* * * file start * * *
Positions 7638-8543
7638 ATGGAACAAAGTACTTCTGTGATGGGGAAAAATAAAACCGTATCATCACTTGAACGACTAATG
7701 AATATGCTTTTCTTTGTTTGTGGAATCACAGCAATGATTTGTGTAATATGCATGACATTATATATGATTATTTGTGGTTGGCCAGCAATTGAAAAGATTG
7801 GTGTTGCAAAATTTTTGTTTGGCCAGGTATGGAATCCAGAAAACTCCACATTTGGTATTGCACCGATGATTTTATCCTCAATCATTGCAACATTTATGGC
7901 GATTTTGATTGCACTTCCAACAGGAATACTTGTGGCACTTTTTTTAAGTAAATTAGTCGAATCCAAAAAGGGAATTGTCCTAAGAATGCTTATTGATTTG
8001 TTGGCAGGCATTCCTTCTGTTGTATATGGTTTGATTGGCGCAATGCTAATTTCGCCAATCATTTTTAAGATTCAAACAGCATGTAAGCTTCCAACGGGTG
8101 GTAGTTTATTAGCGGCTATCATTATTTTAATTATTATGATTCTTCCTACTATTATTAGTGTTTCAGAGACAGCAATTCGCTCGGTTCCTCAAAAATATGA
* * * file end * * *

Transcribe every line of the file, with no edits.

Positions 7638-8543
7638 ATGGAACAAAGTACTTCTGTGATGGGGAAAAATAAAACCGTATCATCACTTGAACGACTAATG
7701 AATATGCTTTTCTTTGTTTGTGGAATCACAGCAATGATTTGTGTAATATGCATGACATTATATATGATTATTTGTGGTTGGCCAGCAATTGAAAAGATTG
7801 GTGTTGCAAAATTTTTGTTTGGCCAGGTATGGAATCCAGAAAACTCCACATTTGGTATTGCACCGATGATTTTATCCTCAATCATTGCAACATTTATGGC
7901 GATTTTGATTGCACTTCCAACAGGAATACTTGTGGCACTTTTTTTAAGTAAATTAGTCGAATCCAAAAAGGGAATTGTCCTAAGAATGCTTATTGATTTG
8001 TTGGCAGGCATTCCTTCTGTTGTATATGGTTTGATTGGCGCAATGCTAATTTCGCCAATCATTTTTAAGATTCAAACAGCATGTAAGCTTCCAACGGGTG
8101 GTAGTTTATTAGCGGCTATCATTATTTTAATTATTATGATTCTTCCTACTATTATTAGTGTTTCAGAGACAGCAATTCGCTCGGTTCCTCAAAAATATGA